We have two main development priorities for 2009 which will be our main focus in CPD. The first one is to do with improving the teaching and learning of writing and the second one is around closing our gender gap. In our school, boys are outperforming girls in maths in particular. Children who end Key Stage 1 with average attainment in maths are finding it very difficult to convert that into a solid Level 4 at the end of Key Stage 2. So we are working with three particular groups of girls in Year 4 as well as looking at lesson study to understand what it is that teachers are doing inadvertently which may be putting barriers in the way of better achievement.

Alongside these priorities we are also focusing on developing our abilities to assess, level and track teaching and learning so that we can better meet learners’ needs. This is closely linked to the personalised learning agenda and should help us to identify children who may need specific help being moved on in their learning.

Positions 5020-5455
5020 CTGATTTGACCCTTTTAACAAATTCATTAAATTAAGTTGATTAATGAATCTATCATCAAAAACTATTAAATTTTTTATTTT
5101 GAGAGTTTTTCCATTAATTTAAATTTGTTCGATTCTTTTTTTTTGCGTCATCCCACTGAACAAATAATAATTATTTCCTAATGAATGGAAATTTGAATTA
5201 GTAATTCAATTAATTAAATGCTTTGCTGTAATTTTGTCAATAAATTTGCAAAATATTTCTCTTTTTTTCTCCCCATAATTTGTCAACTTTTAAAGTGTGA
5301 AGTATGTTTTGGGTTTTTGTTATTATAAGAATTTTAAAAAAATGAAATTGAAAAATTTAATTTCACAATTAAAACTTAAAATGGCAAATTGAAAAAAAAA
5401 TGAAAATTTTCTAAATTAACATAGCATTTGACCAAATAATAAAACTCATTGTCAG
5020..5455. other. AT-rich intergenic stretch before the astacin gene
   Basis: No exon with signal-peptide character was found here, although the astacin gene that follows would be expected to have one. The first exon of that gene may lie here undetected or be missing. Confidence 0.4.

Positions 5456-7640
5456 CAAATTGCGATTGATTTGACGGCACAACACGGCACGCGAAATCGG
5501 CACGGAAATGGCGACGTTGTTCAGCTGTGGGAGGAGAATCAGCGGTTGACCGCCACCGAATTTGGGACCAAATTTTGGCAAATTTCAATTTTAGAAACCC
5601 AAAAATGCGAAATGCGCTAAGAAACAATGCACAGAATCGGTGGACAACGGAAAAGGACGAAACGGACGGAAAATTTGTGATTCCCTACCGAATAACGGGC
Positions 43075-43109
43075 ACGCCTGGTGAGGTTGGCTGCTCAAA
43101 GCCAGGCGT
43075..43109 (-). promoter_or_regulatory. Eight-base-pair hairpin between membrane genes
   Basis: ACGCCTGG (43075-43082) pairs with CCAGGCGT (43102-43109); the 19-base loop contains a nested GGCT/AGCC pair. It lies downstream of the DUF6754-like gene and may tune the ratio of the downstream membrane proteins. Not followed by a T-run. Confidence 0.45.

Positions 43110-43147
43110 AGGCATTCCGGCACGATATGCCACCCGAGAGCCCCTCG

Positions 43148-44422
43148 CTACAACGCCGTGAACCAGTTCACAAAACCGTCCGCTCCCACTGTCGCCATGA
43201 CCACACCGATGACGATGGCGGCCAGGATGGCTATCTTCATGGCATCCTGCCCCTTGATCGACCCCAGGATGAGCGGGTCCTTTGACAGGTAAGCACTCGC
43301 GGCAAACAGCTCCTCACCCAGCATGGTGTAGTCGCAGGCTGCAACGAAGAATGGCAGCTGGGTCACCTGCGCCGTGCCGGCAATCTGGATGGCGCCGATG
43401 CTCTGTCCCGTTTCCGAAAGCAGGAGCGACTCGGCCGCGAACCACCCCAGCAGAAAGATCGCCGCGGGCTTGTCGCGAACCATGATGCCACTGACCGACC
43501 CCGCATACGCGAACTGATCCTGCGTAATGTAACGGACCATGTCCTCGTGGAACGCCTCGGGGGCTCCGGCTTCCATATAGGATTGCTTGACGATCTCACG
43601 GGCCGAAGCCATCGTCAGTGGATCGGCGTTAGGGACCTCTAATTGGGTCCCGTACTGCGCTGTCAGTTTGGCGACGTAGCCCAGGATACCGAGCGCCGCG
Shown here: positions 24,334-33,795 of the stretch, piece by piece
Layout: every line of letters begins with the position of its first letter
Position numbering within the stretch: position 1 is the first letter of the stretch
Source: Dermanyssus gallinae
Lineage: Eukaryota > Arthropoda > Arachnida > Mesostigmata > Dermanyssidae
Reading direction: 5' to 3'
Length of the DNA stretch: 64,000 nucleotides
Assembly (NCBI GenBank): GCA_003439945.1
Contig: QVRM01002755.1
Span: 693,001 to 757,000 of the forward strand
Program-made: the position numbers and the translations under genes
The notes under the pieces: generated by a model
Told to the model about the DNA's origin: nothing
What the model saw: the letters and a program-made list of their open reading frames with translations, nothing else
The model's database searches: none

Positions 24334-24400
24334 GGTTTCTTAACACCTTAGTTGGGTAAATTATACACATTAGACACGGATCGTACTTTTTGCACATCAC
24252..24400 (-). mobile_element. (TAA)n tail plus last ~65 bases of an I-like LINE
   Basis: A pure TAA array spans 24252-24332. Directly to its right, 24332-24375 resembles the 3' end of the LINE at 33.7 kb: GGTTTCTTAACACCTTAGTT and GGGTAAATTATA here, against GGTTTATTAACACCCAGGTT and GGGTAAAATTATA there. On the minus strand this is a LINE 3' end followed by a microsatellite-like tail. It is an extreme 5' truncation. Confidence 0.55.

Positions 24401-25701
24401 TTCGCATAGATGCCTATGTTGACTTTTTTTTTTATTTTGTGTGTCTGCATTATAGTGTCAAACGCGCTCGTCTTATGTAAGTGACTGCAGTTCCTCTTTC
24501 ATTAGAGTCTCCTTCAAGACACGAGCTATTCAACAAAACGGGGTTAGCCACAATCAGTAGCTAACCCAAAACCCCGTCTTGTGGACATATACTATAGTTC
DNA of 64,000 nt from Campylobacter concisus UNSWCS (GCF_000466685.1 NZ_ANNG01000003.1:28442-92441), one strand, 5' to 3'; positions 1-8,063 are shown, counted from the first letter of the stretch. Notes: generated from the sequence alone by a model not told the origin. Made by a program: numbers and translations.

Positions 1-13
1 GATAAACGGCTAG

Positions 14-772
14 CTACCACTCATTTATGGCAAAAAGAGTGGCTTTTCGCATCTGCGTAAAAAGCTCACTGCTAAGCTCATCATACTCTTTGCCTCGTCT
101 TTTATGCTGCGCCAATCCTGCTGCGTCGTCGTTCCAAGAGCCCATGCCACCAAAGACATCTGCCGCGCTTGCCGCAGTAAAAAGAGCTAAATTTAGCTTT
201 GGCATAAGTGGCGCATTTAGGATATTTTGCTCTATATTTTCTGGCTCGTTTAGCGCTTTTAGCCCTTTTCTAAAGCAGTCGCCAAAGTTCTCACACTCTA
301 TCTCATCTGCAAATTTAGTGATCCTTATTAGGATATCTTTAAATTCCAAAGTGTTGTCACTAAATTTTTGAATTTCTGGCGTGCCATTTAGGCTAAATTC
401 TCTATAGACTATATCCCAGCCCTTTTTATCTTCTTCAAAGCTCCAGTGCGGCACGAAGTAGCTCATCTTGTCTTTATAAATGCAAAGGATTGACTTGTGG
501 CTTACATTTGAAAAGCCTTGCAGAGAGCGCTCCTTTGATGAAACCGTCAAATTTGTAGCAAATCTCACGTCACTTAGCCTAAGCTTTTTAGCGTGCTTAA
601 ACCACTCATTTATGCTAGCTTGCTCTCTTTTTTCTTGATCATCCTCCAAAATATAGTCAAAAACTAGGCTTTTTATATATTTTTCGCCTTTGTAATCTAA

We are tending to do less and less off-site training now; instead we use the skills and resources that we have in the ‘Swindon 10’, which is a learning network of five primary schools and five secondary schools in Swindon. As a teaching and learning academy we can share skills and expertise right across all 10 schools. This has enabled us to adopt a peer observation and lesson study approach which suits us very well. We have also organised PPA time so that all staff in each year group have it at the same time. This means that if staff decide to do so, they can undertake CPD together as a year group during that time. It is these kinds of measures and initiatives that have helped us to tailor CPD as closely as possible to our needs.

This e-bulletin issue was first published in December 2008

About the author: Elizabeth Holmes qualified as a teacher at the Institute of Education, London and is the author of several books specialising in the areas of professional development and teacher well-being.